What's the draw
The site of a former strip club in Shoreditch now plays host to not one but two excellent restaurants: first the bigger iteration of Ben Chapman's Smoking Goat, and now a co-venture, Brat, on the floor directly above it, headed up by Welsh chef Tomos Parry. Here, you'll find the type of wood-fired cooking that made Kitty Fisher's such a hit, in a generous dining room filled with chatter, not music, and confident British dishes made to share.
What to drink
There's a succinct cocktail list here, and we tried a couple: the Sloe Gin Negroni, with a punch from the peppery gin, and a good Campari hit before a lingering sweetness provided by sweet vermouth; and the Laver Martini, which infuses wheat vodka with a touch of seaweed (a taste of what's to come), with a complex, but clean and subtle finish. There's an excellent wine list by Noble Rot's Dan Keeling, too, with plenty available by the glass: we particularly enjoyed the 2014 Côtes de Duras from winemaker Mouthes le Bihan in the south-west of France, a taut, merlot-dominated red blend bursting with just-ripe redcurrant and mint. The star of the show, though, was the Brat Pour. Each month, the restaurant highlights a particular producer's flagship (usually a low-intervention, natural wine) alongside a full description: on our visit, it was the 'Tondonia', a 2004 white rioja from winemaker López de Heredia, chilled to perfection, where coconut and almond notes gave way to a touch of pineapple, honey and goat's cheese, with just enough salinity to make it completely moreish.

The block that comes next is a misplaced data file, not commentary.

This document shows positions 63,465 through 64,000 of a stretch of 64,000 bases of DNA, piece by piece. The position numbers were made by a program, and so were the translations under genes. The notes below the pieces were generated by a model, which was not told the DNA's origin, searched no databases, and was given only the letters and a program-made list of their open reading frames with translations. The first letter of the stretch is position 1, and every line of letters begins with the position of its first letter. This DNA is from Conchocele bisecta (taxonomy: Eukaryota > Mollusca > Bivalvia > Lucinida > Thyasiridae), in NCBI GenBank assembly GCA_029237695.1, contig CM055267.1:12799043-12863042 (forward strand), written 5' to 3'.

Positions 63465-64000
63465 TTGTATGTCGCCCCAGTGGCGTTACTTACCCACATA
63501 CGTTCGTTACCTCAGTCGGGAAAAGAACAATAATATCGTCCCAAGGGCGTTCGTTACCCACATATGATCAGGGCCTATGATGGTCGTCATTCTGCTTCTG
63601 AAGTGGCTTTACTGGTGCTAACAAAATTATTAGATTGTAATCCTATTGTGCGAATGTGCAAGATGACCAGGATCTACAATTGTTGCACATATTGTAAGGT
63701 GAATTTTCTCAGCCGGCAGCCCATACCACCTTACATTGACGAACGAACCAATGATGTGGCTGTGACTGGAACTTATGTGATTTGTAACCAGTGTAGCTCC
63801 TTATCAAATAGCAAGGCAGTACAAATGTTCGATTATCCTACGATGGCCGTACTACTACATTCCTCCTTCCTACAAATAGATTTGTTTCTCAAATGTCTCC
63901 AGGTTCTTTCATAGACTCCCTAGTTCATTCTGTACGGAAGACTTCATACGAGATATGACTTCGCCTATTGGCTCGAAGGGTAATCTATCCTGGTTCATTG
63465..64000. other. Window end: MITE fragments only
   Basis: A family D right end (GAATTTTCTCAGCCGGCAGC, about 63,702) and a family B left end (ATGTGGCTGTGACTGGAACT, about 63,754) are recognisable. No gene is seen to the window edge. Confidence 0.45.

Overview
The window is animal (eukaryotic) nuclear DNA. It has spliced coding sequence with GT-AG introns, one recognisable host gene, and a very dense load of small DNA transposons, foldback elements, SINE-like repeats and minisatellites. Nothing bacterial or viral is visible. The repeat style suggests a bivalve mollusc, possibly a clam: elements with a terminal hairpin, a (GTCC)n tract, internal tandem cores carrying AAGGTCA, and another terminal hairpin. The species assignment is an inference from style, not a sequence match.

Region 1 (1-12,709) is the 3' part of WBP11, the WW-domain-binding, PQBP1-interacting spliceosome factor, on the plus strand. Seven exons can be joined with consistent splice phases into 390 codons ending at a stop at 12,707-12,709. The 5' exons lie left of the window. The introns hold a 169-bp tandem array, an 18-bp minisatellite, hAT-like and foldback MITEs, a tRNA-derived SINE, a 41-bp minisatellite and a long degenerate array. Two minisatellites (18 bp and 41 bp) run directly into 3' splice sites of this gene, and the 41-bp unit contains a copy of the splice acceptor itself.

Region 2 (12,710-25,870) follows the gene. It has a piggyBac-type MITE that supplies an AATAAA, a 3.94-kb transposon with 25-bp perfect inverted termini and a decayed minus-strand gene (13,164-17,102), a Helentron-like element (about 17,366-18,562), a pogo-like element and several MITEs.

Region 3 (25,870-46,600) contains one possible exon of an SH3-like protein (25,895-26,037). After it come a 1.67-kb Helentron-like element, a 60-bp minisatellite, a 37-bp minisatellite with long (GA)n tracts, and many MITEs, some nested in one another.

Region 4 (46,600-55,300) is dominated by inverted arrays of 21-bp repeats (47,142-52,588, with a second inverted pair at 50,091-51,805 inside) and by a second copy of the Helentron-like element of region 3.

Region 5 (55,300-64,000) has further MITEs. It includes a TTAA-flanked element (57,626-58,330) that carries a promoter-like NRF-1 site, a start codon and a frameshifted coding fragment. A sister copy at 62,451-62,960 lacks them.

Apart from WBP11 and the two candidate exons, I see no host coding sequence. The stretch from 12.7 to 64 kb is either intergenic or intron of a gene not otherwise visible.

What to eat
Browsing Brat's menu is akin to standing on a craggy, rainy, windswept Welsh coastline and asking "What can I eat?" The answer here, naturally, is anything and everything, and while we didn't try the flame-grilled turbot that lends the restaurant its name (from the Welsh slang term), we gave most of the rest of the menu a good go. Flatbread with sluicy, pungent anchovy are a perfect appetiser – umami in its purest form atop cloudlike, pillowy dough. We ordered another immediately. Rabbit sausage is even more salivatory on the plate than it is on the menu, a punch of gamey flavour, with creamy, starchy white beans, pesto and oozy blood sausage. Mullet is characteristically meaty, with crispy skin, a lightly blanched 'slaw and an acerbic dressing. We finished with the beef chop – a thickly sliced, rare hunk of ex-dairy cow, the cap of fat providing a deliciously salty, savoury counterpoint to the iron-y punch of the flesh – a dish just as worth naming a restaurant after as the eponymous fish.
Sharing plates from £3.50; wine from £5 by the glass. 4 Redchurch Street, E1 6JL; bratrestaurant.com